Setting the table with reused glass
Dark, dramatic, and with a surprising past—it's not a soap opera character, it's BACKIG, our tableware series made of glass reused from factory scraps. "Using more sustainable materials in all our products is something that we strive for," says Nanette Weisdal, who works with sustainability at IKEA. "It's in the IKEA DNA."
IKEA is built on the idea that waste is a mortal sin. Our founder, Ingvar Kamprad, directly mentions it in a document that guides the values and actions of IKEA, saying: "Waste of resources is one of the greatest diseases of mankind". It's this belief that's brought us flat packs, solar powered lights, more sustainable cotton, and products made of reused materials, like BACKIG.
Creating a new product from the scraps of many
In a small French town, less than an hour's drive from the ocean, a large factory is ablaze on the inside. Furnaces fire at volcanic temperatures and conveyor belts whirl with glowing red globs, turning out dozens of different IKEA glass products.
"In glass production you always get a certain amount of scrap," explains Daniel Stjernqvist, an engineer who's specialised in glass for many years. He works at the headquarters for IKEA design. The building sits in Älmhult, the small Swedish town where the IKEA value of making the most of everything comes from.
"Sometimes material is cut off to create a finished product, and sometimes it breaks or has something wrong with it—like a bubble or a defect—so it's rejected," says Daniel, explaining what glass scraps are. "This is then crushed and goes back into the furnace again to melt."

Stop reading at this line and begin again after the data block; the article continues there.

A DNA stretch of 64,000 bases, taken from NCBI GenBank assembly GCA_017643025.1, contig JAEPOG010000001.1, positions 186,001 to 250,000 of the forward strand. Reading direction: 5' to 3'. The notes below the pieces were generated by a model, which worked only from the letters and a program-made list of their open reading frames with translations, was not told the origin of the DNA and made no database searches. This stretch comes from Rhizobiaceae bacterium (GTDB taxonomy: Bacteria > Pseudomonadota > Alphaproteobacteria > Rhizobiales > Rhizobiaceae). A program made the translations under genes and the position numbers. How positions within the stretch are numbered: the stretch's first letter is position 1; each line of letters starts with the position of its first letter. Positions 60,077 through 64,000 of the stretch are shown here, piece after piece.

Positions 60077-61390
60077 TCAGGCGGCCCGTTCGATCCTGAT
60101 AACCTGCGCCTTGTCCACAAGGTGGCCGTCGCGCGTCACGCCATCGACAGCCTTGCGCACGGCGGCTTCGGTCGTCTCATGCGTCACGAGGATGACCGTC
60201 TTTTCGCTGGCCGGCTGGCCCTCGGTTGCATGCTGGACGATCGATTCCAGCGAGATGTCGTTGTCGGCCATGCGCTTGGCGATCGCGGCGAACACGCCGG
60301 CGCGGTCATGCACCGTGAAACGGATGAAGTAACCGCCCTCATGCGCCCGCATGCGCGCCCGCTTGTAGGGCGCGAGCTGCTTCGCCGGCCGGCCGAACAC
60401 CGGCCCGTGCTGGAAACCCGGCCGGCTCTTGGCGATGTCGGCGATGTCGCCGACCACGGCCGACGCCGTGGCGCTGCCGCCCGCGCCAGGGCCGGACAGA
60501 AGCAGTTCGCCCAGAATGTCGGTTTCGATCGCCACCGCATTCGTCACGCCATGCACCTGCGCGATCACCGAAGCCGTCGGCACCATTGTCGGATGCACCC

Clear glass can be reused to make clear glass, but the dusky deep purple tint of BACKIG is characteristic of when different coloured glass is melted together and reused to make something new. The result is so dark it's nearly black, which is why it's often called "black glass".
Affordable, safe, and sustainable
BACKIG was developed, in part, to offer a more affordable alternative to our black stoneware tableware.
"Black glass is less expensive to produce than black stoneware," says Daniel. "So we could offer an alternative to customers and lower the price."
And though low cost for the customer is always a goal at IKEA, even more important is securing safety. Since the glass scraps that make BACKIG never leave the factory, they're particularly safe. That's because they come from an environment that we know meets our strict standards and requirements. Occasionally, IKEA uses post-consumer recycled glass—the kind that comes back from people's homes—but this requires specific and meticulous treatment to ensure safety. Since BACKIG comes in contact with food, it's designed to be as safe as possible, passing particularly rigorous health and safety tests.
"BACKIG is good thinking," says Daniel. "The material is there and it's safe, so we should do something good with it."